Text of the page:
Scleractinian species composition and abundance were determined on 12 shallow reefs (<6 m deep), located on a total of 8 different islands within the Virgin Islands and as far south as Saba, Netherlands Antilles. The size of scleractinian colonies was measured on five reefs. Twenty
one species were found, and there were no major variations in coral diversity or evenness throughout the region. The diversity at Saba was among the highest previously recorded in the Caribbean and may represent an “edge effect” as a result of its proximity to deep water. Colony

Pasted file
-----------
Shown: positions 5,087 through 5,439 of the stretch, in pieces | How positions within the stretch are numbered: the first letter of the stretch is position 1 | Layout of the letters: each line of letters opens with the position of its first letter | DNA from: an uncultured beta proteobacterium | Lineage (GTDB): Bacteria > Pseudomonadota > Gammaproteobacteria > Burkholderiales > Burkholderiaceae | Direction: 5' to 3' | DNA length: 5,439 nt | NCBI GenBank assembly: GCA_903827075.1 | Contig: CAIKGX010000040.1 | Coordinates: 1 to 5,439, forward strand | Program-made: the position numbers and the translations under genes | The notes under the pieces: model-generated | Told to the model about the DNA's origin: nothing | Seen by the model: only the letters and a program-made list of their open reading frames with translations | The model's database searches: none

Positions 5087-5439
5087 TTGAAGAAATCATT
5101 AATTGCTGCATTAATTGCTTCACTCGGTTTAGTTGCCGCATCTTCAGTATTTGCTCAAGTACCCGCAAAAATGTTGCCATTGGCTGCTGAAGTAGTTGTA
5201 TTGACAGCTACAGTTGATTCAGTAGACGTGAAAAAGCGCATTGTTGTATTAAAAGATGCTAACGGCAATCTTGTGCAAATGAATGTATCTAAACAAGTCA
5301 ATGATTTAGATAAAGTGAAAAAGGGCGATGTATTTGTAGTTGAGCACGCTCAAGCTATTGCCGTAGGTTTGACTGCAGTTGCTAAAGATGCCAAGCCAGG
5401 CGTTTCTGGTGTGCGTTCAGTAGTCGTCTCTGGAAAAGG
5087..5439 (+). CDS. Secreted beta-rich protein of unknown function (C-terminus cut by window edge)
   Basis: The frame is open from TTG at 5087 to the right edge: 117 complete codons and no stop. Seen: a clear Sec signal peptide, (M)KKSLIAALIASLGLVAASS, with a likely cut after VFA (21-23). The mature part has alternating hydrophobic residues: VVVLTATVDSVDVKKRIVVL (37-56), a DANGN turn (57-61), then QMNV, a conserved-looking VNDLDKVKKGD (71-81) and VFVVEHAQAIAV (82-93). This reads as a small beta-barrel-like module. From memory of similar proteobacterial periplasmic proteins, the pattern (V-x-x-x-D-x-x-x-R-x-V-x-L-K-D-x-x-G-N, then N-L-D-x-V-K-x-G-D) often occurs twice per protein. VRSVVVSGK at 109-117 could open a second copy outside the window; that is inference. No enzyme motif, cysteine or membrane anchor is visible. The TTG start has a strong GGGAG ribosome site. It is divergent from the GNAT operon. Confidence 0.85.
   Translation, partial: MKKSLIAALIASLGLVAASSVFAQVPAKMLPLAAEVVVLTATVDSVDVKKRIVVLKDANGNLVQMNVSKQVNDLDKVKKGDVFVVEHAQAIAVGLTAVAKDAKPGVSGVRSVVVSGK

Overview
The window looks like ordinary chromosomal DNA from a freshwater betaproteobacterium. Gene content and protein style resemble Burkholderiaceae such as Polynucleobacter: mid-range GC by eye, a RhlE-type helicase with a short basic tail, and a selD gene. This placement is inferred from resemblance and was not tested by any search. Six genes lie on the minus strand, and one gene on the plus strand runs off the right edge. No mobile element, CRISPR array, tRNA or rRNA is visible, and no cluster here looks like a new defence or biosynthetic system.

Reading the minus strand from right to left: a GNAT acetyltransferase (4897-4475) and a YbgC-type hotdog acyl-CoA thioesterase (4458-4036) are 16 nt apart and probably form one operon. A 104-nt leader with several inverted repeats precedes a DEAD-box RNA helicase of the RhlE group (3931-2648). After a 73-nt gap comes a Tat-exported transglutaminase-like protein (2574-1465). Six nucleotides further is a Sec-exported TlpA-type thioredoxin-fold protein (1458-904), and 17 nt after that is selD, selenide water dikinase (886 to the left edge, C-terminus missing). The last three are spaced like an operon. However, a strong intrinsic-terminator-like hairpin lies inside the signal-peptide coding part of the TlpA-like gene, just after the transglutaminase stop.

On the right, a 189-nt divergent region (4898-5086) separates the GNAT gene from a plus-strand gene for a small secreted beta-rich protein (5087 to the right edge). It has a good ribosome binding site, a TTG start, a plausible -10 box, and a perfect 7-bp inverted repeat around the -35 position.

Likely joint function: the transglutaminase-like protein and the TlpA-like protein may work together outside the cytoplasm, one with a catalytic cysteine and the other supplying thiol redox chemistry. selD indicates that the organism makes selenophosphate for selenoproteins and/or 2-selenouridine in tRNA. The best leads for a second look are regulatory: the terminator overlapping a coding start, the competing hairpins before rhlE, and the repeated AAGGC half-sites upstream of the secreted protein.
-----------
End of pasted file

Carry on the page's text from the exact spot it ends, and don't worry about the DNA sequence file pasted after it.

sizes were significantly different between sites although variations were not consistent between sites. The most common corals throughout the region were Agaricia agaricites, Montastrea annularis, Porites astreoides, P. porites and Acropora cervicornis. On an average reef in
the northeastern Caribbean these represent 25%, 17%, 16%, 15% and 7% of the coral colonies and have mean diameters of 4.0 cm, 24.0 cm, 6.0 cm, 5.3 cm and 12.4 cm respectively.
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